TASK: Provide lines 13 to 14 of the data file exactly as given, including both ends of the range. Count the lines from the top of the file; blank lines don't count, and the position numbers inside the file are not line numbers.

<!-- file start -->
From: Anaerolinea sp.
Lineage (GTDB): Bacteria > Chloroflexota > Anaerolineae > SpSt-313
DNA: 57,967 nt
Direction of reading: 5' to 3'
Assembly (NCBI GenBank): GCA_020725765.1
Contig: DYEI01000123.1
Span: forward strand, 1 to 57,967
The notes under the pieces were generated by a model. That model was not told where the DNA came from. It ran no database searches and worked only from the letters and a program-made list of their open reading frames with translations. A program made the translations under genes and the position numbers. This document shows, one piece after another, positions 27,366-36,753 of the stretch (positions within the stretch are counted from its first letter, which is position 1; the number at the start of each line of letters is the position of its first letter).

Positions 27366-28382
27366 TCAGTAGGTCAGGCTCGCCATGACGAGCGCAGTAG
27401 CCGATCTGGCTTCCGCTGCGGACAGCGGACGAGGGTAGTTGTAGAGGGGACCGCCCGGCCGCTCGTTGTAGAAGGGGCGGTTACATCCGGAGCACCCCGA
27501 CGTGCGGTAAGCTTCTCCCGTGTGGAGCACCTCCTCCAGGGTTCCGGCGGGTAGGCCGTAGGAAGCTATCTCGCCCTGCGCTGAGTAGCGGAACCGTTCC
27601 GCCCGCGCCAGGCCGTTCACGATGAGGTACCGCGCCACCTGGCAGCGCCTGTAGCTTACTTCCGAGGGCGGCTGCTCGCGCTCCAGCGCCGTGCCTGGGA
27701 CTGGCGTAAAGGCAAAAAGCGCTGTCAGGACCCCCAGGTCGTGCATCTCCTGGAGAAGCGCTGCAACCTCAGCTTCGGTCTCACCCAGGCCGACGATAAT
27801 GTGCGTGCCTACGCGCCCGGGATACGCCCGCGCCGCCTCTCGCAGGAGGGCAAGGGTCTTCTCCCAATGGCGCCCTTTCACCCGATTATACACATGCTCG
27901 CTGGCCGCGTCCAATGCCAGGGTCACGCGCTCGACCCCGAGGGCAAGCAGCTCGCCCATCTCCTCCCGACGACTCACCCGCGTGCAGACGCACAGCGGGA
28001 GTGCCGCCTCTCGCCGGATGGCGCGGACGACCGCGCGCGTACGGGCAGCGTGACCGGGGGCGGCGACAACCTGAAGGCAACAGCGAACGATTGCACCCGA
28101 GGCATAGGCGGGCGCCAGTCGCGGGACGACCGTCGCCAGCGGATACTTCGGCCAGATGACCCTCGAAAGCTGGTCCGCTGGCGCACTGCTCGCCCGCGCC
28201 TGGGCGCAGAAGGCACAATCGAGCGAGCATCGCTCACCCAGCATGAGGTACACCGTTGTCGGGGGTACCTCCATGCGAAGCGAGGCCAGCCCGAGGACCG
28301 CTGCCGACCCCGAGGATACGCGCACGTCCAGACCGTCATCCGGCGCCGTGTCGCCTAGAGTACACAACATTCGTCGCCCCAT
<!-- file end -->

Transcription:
27601 GCCCGCGCCAGGCCGTTCACGATGAGGTACCGCGCCACCTGGCAGCGCCTGTAGCTTACTTCCGAGGGCGGCTGCTCGCGCTCCAGCGCCGTGCCTGGGA
27701 CTGGCGTAAAGGCAAAAAGCGCTGTCAGGACCCCCAGGTCGTGCATCTCCTGGAGAAGCGCTGCAACCTCAGCTTCGGTCTCACCCAGGCCGACGATAAT